Illustration for article titled NSA Honcho built Enterprise bridge replica to sell Congress on spying

How did the National Security Administration sell Congress on its controversial spying program? Apparently by building a replica of the U.S.S. Enterprise bridge and letting lawmakers sit in the big chair and "play Picard."

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(Update: Added a picture. Update #2: This wasn't the NSA, but Alexander's prior job. Sorry for the mix-up.)

As Foreign Policy's profile of the NSA's general Keith Alexander explains:

When he was running the Army's Intelligence and Security Command, Alexander brought many of his future allies down to Fort Belvoir for a tour of his base of operations, a facility known as the Information Dominance Center. It had been designed by a Hollywood set designer to mimic the bridge of the starship Enterprise from Star Trek, complete with chrome panels, computer stations, a huge TV monitor on the forward wall, and doors that made a "whoosh" sound when they slid open and closed. Lawmakers and other important officials took turns sitting in a leather "captain's chair" in the center of the room and watched as Alexander, a lover of science-fiction movies, showed off his data tools on the big screen.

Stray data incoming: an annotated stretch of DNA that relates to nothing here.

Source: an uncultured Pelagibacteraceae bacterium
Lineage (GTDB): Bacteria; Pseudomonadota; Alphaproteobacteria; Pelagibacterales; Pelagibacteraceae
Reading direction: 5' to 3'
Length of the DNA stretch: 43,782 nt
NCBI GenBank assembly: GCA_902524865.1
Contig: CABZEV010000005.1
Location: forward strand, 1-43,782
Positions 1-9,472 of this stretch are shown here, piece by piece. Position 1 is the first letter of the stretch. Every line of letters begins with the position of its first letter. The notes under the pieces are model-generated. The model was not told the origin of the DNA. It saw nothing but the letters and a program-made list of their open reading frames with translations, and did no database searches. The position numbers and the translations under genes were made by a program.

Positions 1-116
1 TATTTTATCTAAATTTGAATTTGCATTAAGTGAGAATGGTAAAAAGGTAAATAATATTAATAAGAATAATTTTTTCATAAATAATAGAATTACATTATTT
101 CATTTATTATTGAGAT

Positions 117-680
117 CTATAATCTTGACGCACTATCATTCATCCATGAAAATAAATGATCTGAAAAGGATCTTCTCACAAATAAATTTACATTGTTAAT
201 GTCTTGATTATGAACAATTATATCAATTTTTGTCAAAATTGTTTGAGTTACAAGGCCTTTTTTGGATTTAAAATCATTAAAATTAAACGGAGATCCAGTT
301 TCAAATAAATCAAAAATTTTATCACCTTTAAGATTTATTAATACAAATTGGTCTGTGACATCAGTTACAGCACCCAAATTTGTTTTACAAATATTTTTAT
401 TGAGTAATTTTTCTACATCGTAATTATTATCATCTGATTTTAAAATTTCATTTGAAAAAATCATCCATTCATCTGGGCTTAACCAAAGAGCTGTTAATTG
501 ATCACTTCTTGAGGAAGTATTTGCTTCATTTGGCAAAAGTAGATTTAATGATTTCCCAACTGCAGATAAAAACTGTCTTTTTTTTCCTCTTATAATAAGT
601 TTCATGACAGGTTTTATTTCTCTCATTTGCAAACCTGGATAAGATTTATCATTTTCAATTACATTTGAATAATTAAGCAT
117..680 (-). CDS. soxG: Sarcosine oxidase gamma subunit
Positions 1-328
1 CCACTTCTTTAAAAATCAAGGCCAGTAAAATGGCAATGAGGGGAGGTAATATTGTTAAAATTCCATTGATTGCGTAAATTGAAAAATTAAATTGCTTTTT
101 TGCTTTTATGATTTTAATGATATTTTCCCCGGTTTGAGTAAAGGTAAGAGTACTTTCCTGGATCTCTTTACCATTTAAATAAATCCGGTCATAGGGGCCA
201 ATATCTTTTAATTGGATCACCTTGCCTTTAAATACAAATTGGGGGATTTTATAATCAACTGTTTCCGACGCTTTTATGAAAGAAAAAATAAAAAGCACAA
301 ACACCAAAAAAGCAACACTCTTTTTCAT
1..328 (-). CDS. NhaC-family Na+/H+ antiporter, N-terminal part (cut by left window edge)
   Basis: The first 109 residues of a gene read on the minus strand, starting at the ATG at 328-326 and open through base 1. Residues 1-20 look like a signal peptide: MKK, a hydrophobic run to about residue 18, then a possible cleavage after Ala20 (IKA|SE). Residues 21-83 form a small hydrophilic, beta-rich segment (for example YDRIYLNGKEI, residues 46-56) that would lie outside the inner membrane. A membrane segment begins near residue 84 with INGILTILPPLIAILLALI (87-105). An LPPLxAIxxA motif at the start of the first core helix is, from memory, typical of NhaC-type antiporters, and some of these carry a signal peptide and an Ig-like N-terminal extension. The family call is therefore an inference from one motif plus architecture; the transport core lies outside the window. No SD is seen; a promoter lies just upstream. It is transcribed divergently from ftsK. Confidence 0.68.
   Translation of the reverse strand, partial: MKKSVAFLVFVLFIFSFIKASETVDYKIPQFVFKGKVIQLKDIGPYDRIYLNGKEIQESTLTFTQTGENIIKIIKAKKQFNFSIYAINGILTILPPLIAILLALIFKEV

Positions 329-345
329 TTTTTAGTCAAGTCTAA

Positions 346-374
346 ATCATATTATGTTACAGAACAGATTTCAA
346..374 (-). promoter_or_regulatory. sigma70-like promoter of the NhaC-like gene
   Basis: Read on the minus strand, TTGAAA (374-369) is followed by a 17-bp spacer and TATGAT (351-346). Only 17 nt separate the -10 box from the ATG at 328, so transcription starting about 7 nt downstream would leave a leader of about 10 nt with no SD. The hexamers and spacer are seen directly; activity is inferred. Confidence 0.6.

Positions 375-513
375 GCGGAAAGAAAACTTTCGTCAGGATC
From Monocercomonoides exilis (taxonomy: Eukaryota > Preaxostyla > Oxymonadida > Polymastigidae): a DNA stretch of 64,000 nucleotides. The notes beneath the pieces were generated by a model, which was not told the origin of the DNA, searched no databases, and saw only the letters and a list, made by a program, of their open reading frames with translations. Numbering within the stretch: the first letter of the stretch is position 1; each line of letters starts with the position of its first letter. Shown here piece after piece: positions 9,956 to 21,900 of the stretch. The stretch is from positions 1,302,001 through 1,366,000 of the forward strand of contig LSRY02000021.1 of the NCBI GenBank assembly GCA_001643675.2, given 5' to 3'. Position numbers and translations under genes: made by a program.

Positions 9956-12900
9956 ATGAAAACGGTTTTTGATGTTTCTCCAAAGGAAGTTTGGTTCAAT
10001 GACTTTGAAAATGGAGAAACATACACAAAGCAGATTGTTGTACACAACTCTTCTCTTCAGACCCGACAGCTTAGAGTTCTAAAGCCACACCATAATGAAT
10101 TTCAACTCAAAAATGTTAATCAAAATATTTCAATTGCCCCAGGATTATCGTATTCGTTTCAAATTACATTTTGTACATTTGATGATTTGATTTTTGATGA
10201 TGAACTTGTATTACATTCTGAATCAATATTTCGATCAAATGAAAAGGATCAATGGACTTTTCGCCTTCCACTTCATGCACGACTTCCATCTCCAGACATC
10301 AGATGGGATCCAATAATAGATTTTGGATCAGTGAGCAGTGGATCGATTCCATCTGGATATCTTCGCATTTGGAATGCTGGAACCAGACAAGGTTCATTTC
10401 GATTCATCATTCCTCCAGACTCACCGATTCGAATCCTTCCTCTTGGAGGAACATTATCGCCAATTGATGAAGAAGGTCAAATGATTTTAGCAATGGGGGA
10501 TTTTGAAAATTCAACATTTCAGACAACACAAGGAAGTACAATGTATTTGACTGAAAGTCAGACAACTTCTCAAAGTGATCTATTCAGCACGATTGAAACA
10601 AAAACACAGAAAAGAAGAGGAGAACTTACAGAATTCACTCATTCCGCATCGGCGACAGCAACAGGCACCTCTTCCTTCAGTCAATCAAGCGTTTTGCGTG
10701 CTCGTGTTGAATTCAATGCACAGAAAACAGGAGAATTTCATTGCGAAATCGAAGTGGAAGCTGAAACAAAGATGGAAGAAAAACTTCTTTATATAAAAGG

"Everybody wanted to sit in the chair at least once to pretend he was Jean-Luc Picard," says a retired officer in charge of VIP visits.

Alexander wowed members of Congress with his eye-popping command center. And he took time to sit with them in their offices and explain the intricacies of modern technology in simple, plain-spoken language. He demonstrated a command of the subject without intimidating those who had none.

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Read the whole fascinating profile over at Foreign Policy. [via BoingBoing]

Update: I found what appears to be a picture of the Information Dominance Center, although I'm not sure if this is the version that was designed to look like the Enterprise. Here it is, via DBI Architects:

Illustration for article titled NSA Honcho built Enterprise bridge replica to sell Congress on spying

Update #2: Someone pointed out that this was actually the Army's Intelligence and Security Command, when Alexander was running it — so this was prior to him joining the NSA, although he was in fact using a Star Trek "Enterprise" bridge to sell Congress on surveillance schemes. Sorry about the mixup.

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